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Connecticut Adoption Laws

Adopting a child: it's a big step for both the parents and the child. This life altering choice can be a joyous occasion for prospective parents. It's not without its legal hurdles, however. The adoption process can be complicated, both emotionally and legally. Each state has laws regarding who can adopt, who can be adopted, and how, and these laws can be hard to navigate. So here is a quick summary of adoption laws in Connecticut.

State Adoption Laws

Regulations and laws regarding adoption, including who may adopt and special requirements for adoptive parents, are similar among most states. While there may be minor differences in the statutes, states generally keep adoption regulations things pretty uniform. Connecticut children 12 and older must give consent to adoption. Adoption is a complicated (and important) process, and it is wise to contact an experienced Connecticut adoption attorney for assistance.

Adoption Statutes in Connecticut

The various state adoption laws can differ depending on where you live. Below are some of the highlights of Connecticut adoption laws from Chapter 803 of the Connecticut General Statutes, including regulations on who may adopt, child consent requirements, and the relevant procedures.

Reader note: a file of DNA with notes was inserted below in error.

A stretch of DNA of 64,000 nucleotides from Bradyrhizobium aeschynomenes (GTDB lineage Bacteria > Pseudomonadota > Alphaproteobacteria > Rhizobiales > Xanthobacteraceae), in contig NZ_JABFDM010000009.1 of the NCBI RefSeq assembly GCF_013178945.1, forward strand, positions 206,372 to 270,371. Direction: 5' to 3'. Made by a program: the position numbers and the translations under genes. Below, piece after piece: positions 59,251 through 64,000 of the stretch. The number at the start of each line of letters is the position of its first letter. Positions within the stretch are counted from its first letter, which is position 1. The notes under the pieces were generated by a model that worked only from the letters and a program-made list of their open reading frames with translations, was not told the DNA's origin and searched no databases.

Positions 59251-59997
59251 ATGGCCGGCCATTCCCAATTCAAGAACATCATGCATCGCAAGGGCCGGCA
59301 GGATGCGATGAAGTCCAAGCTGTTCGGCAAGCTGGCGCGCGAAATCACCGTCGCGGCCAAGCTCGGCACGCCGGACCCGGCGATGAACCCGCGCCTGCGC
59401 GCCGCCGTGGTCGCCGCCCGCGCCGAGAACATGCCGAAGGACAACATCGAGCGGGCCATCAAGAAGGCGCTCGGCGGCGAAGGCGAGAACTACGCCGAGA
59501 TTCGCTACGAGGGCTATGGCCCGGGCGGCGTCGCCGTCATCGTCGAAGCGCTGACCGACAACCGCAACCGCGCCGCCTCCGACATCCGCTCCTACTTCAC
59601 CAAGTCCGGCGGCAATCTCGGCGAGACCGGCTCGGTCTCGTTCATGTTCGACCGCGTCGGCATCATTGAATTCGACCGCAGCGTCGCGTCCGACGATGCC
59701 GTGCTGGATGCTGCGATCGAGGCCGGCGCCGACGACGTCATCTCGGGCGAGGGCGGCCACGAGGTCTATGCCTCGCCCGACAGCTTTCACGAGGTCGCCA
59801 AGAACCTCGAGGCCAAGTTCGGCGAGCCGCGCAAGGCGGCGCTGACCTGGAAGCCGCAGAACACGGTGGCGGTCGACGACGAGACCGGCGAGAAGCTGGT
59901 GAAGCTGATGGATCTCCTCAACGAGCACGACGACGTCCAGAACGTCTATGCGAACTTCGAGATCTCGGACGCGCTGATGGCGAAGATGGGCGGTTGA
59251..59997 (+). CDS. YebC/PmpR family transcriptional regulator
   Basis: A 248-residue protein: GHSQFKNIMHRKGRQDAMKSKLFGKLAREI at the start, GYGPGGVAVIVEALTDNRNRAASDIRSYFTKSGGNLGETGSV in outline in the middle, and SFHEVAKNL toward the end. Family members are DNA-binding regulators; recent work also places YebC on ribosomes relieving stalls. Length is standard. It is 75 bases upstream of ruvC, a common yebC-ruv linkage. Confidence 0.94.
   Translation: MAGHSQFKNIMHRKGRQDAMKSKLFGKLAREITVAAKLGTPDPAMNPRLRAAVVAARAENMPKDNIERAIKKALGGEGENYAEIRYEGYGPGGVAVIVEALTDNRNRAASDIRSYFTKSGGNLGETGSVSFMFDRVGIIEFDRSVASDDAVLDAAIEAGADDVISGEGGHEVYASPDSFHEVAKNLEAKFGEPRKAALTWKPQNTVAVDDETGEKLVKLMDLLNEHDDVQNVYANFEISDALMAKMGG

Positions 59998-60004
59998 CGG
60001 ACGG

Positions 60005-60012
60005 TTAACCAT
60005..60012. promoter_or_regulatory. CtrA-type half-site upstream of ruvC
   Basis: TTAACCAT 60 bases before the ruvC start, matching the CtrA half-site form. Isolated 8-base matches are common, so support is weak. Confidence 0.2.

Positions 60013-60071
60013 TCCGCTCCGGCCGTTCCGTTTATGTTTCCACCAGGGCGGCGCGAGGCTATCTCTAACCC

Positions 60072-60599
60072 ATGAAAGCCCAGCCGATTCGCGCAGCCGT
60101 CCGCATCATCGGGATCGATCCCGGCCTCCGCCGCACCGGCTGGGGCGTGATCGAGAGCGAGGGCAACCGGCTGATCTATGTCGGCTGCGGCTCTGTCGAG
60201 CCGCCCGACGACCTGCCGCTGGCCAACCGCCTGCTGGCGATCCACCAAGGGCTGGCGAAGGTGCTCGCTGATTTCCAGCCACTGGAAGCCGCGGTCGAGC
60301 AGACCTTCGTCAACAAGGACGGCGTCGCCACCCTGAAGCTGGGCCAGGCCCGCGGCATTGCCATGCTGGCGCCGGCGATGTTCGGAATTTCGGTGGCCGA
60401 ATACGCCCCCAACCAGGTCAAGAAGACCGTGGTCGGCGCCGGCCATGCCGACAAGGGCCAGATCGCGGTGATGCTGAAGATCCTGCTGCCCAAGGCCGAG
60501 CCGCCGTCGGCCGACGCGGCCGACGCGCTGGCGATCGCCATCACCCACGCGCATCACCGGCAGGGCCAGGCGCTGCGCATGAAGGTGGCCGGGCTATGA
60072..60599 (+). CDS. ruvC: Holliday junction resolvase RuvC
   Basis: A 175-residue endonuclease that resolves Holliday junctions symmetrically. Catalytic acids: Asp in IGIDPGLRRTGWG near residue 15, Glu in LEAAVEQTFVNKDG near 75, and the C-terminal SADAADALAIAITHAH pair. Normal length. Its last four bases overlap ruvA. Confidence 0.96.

Code Section 45a-724 to 765; No
Who May Be Adopted Any person (except between persons over age of majority, there must be written consent of spouses if any of adopted person)
Age that Child's Consent Needed 12 years and older
Who May Adopt Married persons must join in adoption unless court finds sufficient reason for nonjoinder; sexual orientation of prospective parents may be considered
Home Residency Required Prior to Finalization of Adoption? No
State Agency/Court Children and Youth Services/Probate Court
Statute of Limitations to Challenge Not specified

Note: State laws are constantly changing -- conduct your own legal research to verify the state law(s) you are researching.

In most cases, any married couple or single adult is eligible to adopt. Thus far, the laws in most states are largely silent on the issue of adoption by gay and lesbian individuals: only Utah and Mississippi have banned same sex couples from adopting. In nearly every adoption case, judges in adoption courts will consider the child’s best interests when making adoption decisions.

Related Resources for Connecticut Adoption Laws:

Depending on the circumstances of your adoption, the applicable state law can vary greatly. You can review specific statutes in FindLaw’s adoption law section or get a more general overview in our adoption section.

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